band

(redirected from bands)
Also found in: Dictionary, Medical, Legal, Financial, Acronyms, Idioms, Encyclopedia, Wikipedia.
Related to bands: Boy bands
  • all
  • noun
  • verb
  • phrase

Synonyms for band

Synonyms for band

a long narrow piece, as of material

a closed plane curve everywhere equidistant from a fixed point or something shaped like this

to encircle with or as if with a band

a number of individuals making up or considered a unit

a group of people acting together in a shared activity

an organized group of criminals, hoodlums, or wrongdoers

to assemble or join in a group

Synonyms for band

a stripe or stripes of contrasting color

an adornment consisting of a strip of a contrasting color or material

a range of frequencies between two limits

a cord-like tissue connecting two larger parts of an anatomical structure

Synonyms

Related Words

jewelry consisting of a circlet of precious metal (often set with jewels) worn on the finger

a driving belt in machinery

Related Words

a thin flat strip or loop of flexible material that goes around or over something else, typically to hold it together or as a decoration

Related Words

a strip of material attached to the leg of a bird to identify it (as in studies of bird migration)

Synonyms

Related Words

a restraint put around something to hold it together

bind or tie together, as with a band

Related Words

attach a ring to the foot of, in order to identify

Synonyms

Related Words

References in classic literature ?
Comrades all, ye know that our band has sadly lacked a leader--one of birth, breeding, and skill.
And seeing the men stood in doubt at this, he continued: "But I'll gladly join your band, and you take me, as a common archer.
Beside the regular operations of these formidable rivals, there have been from time to time desultory enterprises, or rather experiments, of minor associations, or of adventurous individuals beside roving bands of independent trappers, who either hunt for themselves, or engage for a single season, in the service of one or other of the main companies.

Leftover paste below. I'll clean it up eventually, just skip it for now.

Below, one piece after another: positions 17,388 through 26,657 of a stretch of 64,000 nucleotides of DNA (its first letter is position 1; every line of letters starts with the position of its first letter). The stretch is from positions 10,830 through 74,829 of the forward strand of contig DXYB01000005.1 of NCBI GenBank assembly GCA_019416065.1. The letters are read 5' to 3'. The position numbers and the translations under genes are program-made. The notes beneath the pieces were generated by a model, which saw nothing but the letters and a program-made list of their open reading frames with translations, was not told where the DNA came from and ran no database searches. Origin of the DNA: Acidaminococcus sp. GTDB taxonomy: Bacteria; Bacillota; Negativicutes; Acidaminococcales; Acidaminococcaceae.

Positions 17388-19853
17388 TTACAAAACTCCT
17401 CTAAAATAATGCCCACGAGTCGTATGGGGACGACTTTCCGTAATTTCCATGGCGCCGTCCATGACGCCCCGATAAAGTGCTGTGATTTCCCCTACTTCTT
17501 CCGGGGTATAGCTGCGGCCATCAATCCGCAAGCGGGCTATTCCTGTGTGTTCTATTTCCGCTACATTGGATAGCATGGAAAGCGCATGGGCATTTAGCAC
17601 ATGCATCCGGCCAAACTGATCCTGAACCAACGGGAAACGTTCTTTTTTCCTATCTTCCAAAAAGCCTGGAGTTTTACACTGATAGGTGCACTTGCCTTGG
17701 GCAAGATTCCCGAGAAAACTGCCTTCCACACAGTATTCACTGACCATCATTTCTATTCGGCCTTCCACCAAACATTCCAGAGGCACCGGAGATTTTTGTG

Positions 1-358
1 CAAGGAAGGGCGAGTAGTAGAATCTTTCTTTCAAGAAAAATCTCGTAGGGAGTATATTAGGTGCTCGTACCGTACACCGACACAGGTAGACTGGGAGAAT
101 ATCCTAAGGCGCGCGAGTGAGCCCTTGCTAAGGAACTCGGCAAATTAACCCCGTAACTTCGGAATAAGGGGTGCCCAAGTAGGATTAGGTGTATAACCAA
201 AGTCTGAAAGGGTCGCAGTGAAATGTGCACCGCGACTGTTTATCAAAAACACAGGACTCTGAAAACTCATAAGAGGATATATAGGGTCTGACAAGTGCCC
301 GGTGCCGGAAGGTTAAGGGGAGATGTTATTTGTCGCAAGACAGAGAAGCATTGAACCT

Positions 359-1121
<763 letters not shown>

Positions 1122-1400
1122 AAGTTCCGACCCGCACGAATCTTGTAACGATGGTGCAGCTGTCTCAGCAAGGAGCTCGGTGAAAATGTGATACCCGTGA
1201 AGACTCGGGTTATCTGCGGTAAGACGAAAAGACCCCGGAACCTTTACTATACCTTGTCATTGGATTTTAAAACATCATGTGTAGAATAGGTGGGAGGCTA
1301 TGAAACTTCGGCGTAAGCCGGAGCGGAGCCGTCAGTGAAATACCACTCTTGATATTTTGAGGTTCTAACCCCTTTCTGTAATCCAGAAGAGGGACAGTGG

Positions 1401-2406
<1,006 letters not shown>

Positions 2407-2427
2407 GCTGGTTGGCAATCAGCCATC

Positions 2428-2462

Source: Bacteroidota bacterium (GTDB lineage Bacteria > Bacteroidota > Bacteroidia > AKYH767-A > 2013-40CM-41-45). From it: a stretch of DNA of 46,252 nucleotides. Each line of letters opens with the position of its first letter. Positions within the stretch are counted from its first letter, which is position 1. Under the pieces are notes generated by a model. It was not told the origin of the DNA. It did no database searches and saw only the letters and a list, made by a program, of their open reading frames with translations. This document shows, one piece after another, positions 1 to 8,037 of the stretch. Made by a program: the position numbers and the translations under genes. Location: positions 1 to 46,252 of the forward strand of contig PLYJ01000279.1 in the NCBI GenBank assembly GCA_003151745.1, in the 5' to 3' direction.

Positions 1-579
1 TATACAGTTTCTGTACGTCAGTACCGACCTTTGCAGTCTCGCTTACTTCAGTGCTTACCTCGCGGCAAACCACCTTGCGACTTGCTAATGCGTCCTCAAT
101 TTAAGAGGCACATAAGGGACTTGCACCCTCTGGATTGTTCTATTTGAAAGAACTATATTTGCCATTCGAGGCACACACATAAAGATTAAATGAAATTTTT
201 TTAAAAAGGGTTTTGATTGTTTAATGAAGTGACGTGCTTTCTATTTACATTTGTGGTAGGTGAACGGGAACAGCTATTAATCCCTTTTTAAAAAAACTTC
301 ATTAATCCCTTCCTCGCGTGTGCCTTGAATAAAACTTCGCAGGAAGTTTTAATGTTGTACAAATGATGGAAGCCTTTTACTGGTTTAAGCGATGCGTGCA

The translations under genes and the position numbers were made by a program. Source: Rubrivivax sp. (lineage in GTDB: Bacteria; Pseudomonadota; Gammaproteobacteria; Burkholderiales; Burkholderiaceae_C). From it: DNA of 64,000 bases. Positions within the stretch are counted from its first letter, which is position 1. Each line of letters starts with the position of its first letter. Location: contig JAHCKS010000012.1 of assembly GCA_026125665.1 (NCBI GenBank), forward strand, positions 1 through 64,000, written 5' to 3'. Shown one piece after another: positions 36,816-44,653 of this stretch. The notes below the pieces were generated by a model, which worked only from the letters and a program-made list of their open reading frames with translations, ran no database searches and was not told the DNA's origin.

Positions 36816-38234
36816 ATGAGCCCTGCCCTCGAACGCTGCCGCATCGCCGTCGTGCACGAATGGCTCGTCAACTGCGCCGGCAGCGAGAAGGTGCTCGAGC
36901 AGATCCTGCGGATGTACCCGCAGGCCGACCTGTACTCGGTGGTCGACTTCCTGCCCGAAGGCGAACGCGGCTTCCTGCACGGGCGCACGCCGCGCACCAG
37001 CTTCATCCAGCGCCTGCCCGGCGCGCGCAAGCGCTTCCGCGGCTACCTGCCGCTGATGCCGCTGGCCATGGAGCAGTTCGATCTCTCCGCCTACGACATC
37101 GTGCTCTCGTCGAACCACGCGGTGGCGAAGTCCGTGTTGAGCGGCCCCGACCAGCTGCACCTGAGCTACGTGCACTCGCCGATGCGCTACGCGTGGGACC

The consequence is that the Rocky Mountains and the ulterior regions, from the Russian possessions in the north down to the Spanish settlements of California, have been traversed and ransacked in every direction by bands of hunters and Indian traders; so that there is scarcely a mountain pass, or defile, that is not known and threaded in their restless migrations, nor a nameless stream that is not haunted by the lonely trapper.
It was a band of Sioux warriors, upwards of six hundred strong.
Hunt would do him some ill office with the Sioux band, securing his own passage through their country by pretending that he, with whom they were accustomed to trade, was on his way to them with a plentiful supply of goods.
We will now present the Royal Band of Whiskered Friskers.
Now the band played a march and a company of rabbit soldiers came in.
Sometimes the band took measured steps in unison to one side or the other, or backward and again forward--it all seemed very silly and meaningless to me, but at the end of the first piece the Mahars upon the rocks showed the first indications of enthusiasm that I had seen displayed by the dominant race of Pellucidar.
When the band had exhausted its repertory it took wing and settled upon the rocks above and behind the queen.
Instead of any longer throwing away the precious moments, in fruitless endeavours to induce his foe to cross the stream, the young partisan of the Pawnees led his troops, at a swift gallop, along its margin, in quest of some favourable spot, where by a sudden push he might throw his own band without loss to the opposite shore.
He sat the beast as if conscious that the eyes of two tribes were on his movements; and as nothing could be more acceptable and grateful to his own band, than this display of native grace and courage, so nothing could be more taunting and humiliating to their enemies.
The strange creatures set the travelers down carefully before the gate of the City, the King bowed low to Dorothy, and then flew swiftly away, followed by all his band.
Then he chose the stoutest bow among them all, next to Robin's own, and a straight gray goose shaft, well-feathered and smooth, and stepping to the mark--while all the band, sitting or lying upon the greensward, watched to see him shoot--he drew the arrow to his cheek and loosed the shaft right deftly, sending it so straight down the path that it clove the mark in the very center.
Dorothy looked to see what they were cheering at, and discovered that behind the band was the famous Scarecrow, riding proudly upon the back of a wooden Saw-Horse which pranced along the street almost as gracefully as if it had been made of flesh.